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I created a C# file and wish to compile it into a DLL for future use. However, this .cs file depends on another DLL. In my code inside my .cs file I am doing something like:

using anotherlib.dll;

When I try to compile it into a DLL, the compiler tells me that it can't find that anotherlib.dll (missing directive or assembly reference).

What is the right way to go about it?

I am using .NET 2.0.

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What environment or command-line text are you using to compile your .cs file? – John Fisher Oct 5 '09 at 16:59
Are you trying to compile it from the command line? – Vaibhav Oct 5 '09 at 17:02
something like csc /target:library /r:OtherAssembly.dll Foo.cs except i have to give full path to csc, environment is WindowsXP with .net 2.0 – sarsnake Oct 5 '09 at 17:08
up vote 4 down vote accepted

You need to add a reference to that particular DLL.

If you are using Visual Studio try the following

  1. Right click on your project in solution explorer
  2. Select Add Reference
  3. Go to the Browse tab
  4. Navigate to the DLL location on disk and select OK
  5. You might need to add a using statement to the desired namespace

If you have the source for the DLL, it's much better to use a project reference than a file reference. Simply add the project to the same solution, repeat steps 1-2 above and select Projects instead of Browse.

If you are not using Visual Studio, then you need to pass the fully qualified path of the DLL to the compiler with the /r: flag.

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Ouch, you were two seconds after me and netted a +10. There goes my FGITW theory. :-D – George Stocker Oct 5 '09 at 17:01
@George, FGITW? – JaredPar Oct 5 '09 at 17:02
aha, that's probably it. The project in VS compiles and runs no problem. But when I compile into dll through the system prompt, that's when it doesn't see the reference. – sarsnake Oct 5 '09 at 17:02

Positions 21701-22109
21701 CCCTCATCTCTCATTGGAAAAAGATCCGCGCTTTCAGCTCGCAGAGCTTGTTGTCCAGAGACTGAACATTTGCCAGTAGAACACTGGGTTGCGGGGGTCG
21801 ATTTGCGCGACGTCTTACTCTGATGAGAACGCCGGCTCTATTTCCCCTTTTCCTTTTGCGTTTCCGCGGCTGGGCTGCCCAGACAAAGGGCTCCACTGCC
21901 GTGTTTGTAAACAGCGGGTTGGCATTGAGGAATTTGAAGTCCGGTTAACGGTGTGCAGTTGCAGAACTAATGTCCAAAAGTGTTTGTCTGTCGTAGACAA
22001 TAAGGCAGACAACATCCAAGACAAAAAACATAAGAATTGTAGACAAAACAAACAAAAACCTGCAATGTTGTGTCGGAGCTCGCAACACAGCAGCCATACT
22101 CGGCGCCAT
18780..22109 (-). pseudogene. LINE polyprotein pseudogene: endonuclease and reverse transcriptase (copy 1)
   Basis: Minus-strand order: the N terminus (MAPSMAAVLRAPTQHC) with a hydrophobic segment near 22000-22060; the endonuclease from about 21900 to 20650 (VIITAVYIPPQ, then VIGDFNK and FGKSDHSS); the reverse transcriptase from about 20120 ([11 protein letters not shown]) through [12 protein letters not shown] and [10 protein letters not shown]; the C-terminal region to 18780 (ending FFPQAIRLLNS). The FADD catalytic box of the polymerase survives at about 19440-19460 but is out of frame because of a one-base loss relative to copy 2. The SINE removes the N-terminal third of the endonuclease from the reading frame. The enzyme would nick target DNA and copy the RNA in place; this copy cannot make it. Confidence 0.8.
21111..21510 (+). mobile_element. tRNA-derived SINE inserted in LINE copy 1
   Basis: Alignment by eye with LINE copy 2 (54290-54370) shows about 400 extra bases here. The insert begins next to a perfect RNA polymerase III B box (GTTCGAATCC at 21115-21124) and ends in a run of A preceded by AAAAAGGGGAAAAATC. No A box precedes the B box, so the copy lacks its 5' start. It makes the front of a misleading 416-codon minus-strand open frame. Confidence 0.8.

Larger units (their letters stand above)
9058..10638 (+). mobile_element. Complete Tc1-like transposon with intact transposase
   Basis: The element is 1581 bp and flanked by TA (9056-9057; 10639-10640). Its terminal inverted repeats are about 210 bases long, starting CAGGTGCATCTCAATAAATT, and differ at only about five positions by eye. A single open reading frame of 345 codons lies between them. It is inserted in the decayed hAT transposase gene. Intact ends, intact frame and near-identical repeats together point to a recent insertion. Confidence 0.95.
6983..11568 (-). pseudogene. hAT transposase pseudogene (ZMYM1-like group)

Fastest Gun in the West. – George Stocker Oct 5 '09 at 17:03
@JaredPar: ok, so if I compile it like you are saying passing the full path to it, does this mean that if this dll is used in production apps, this same path is going to be looked for? – sarsnake Oct 5 '09 at 17:05

You need to reference it using /r. If you are using the command line compiler. Here's a link:

If you are using Visual Studio, you simple add it as a reference in your project.

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A using statement is for importing a namespace. You must also add an assembly reference to actually use the namespace. If you are using csc.exe from the command line, you can specify an assembly reference with the command line argument /reference:filename.dll. If you are using Visual Studio, you can right click on your project and select "Add Reference...".

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You don't use the using statement in C# that way.

Using, in C#, refers to the namespace. You "include" the other DLL by "referencing" it in your project or compiler. If you're using Visual Studio, add "anotherlib.dll" as a project reference, and then do:

using TheNamespaceFromAnotherLibDLL;
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it's all included in there, i just used this in my example for simplicity:) – sarsnake Oct 5 '09 at 17:03

You need to right click on the project in "Solution Explorer" and click on "Add Reference".

Browse for its location and add it as a reference.

This MSDN reference should provide more information.

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Instead of saying "using" in your code, add it as an assembly reference. In Visual Studio right-click on "References" and add the DLL. Then in your code have "using" for the namespaces of the stuff in the DLL.

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  1. Firstly, you need to add assembly reference in your project.
  2. In Visual Studio right-click on "References" and add the DLL.
  3. After that you may access that DLL in your code by using keyword

And one more thing is that, You may put that DLL( You are accessing in your code ) in the bin folder of your project where your project DLL is generating. Because suppose you are providing your DLL to others so you can easily give the bin folder. So He/She friendly use your DLL. And Never get error due to dependent DLL.

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